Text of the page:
Personal finance money ratios is something that you may have seen from reading other personal finance blogs. Basically, common stock ratios like current ratio (assets/liabilities), debt to equity ratio, income to debt, or cash flow are applied to personal finance instead of companies.

Although I haven’t calculated money ratios for my finances, I’ve always had a curiosity as to how effective they are in helping achieve financial goals.  An indicator is one thing, but used in context of the bigger picture is another.

The book “Your Money Ratios” does just that, it basically shows you the ratios that you should have at certain age levels to achieve your financial goals.  Although this book was written for an American audience (social security etc), the theme is relevant for everyone.  I’ve written a money ratio’esque article in the past where I calculated how much you need to save for early retirement, but perhaps I’ll do more Canadian relevant stuff in the future.

About the Author:

According to the book:

Charles J. Farrrell is an investment adviser with Northstar Investment Advisors, in Denver.  He writes the “Retirement Roadmap” column for the CBS Moneywatch site and contributes a monthly retirement column for advisers to InvestmentNews.  His research is frequently cited in The Wall Street Journal, SmartMoney, the Chicago Tribune, and many other consumer and professional media outlets.

About the Book

As you can probably conclude from the book title, the content focuses around personal finance money ratios for different age groups.  What I like about this book is that it shows the ratios that you should aim for to reach certain financial milestones.  It’s one thing to say to save 10% of your income, but what does that really mean during retirement?  Other questions that the book answers is how much mortgage debt is acceptable at certain age groups?  How much capital should I have relative to my age (net worth)?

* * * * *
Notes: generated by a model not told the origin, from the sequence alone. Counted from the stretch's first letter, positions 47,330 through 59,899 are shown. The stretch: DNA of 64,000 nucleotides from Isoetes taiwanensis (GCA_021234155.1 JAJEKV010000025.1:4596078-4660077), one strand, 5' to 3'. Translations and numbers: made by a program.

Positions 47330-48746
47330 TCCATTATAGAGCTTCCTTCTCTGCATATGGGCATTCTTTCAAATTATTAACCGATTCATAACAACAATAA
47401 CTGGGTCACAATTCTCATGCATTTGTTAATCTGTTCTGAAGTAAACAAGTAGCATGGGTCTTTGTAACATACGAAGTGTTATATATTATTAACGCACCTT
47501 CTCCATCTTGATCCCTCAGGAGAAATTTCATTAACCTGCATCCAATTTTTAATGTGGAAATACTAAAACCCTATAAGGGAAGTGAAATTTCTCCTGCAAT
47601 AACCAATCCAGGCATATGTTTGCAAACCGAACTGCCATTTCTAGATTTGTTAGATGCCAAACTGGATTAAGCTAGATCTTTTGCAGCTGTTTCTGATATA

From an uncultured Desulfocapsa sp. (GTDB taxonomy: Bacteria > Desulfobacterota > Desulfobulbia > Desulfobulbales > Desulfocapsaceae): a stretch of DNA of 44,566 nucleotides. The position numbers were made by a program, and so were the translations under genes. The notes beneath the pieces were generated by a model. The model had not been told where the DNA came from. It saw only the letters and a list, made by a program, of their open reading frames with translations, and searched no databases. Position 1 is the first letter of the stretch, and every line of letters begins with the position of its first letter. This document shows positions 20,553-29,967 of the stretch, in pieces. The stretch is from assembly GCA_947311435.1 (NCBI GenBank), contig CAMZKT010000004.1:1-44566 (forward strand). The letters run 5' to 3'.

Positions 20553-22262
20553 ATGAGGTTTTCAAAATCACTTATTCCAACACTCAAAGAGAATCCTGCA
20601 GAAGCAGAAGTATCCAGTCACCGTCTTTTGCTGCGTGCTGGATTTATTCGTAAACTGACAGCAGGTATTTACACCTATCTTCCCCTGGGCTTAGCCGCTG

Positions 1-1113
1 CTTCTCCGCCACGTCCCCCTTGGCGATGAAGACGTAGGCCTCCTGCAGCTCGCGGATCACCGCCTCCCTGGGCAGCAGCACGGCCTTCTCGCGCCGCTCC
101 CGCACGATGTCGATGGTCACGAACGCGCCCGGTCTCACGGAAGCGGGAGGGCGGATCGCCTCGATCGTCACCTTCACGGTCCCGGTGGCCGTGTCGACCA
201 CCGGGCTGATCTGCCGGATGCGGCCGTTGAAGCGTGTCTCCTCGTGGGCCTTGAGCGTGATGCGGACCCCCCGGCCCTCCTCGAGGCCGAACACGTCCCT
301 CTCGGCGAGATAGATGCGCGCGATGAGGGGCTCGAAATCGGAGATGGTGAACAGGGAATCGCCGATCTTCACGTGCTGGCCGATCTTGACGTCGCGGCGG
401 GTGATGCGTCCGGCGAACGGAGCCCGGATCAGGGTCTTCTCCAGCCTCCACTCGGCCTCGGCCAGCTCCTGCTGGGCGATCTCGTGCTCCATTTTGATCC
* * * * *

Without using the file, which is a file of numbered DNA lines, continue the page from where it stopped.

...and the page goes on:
The 8 Money Ratios covered are:

  1. Capital to Income Ratio – How much capital do you have relative to your income?  How much do you need to retire?  The author does not include principal home equity as part of the calculation, but states that a 30 year old should have a ratio of 60% of income in capital.  For example, if a 30 year old was making $100k per year, he should have at least $60k in capital not including his home equity.
  2. Savings Ratio – How much of your income are you saving to reach your desired capital to income ratio?  The author recommends saving at least 12% of gross income starting at age 25, increasing to 15% at the age of 45.  Of course, the higher your savings ratio, the earlier you can retire.
  3. Mortgage to Income Ratio – How big is your mortgage relative to your income?  The author and I have the same beliefs about this one, the mortgage size should not be greater than 2 times family income.
  4. Education to Average Earnings Ratio – This ratio indicates how much student debt you should take on to obtain a degree.
  5. Investment Ratio – How to grow and protect the capital you have accumulated.
  6. Disability Insurance Ratio – As a big believer in disability insurance, I believe that enough disability should be obtained to cover expenses, and not to simply replace income.  The book describes how much disability insurance you need at each age group.
  7. Life Insurance Ratio – As another pillar of personal finance, term life insurance is a must. The author explains how much life insurance you need at each age group.  To me, it’s a factor of your dependents and how much assets you have already accumulated.
  8. Long Term Care Ratio – This helps determine if you need long term care insurance.  Personally, I haven’t given much thought to this one.

Final Thoughts

I enjoyed this book as it provided hard numbers and facts that show the path to financial freedom.  As well, the author had a part on retirement withdrawal rates.  I’ve written about these before, but he explained that a 5% retirement portfolio withdrawal rate is perhaps a bit aggressive, but a 4% withdrawal rate should work 95% of the time.

Although all the ratios may not be completely accurate to Canadians, most of them are pretty close as Canadians have CPP and OAS instead of Social Security.

Want a Free Copy?

The book publisher was generous in offering Million Dollar Journey readers the chance to win 3 copies of the book.  The details are below:

  1. New and existing MDJ Money Tips Newsletter Subscribers get an entry.  You can sign up here (it’s free).
  2. Tell me what your favorite book is in the comments for an additional entry.  It doesn’t need to be finance related.
  • Only those with a North American mailing address may enter (publisher rules, sorry).
  • Contest will end Sat 5pm EST Jan 16, 2010 and the winner announced shortly after!
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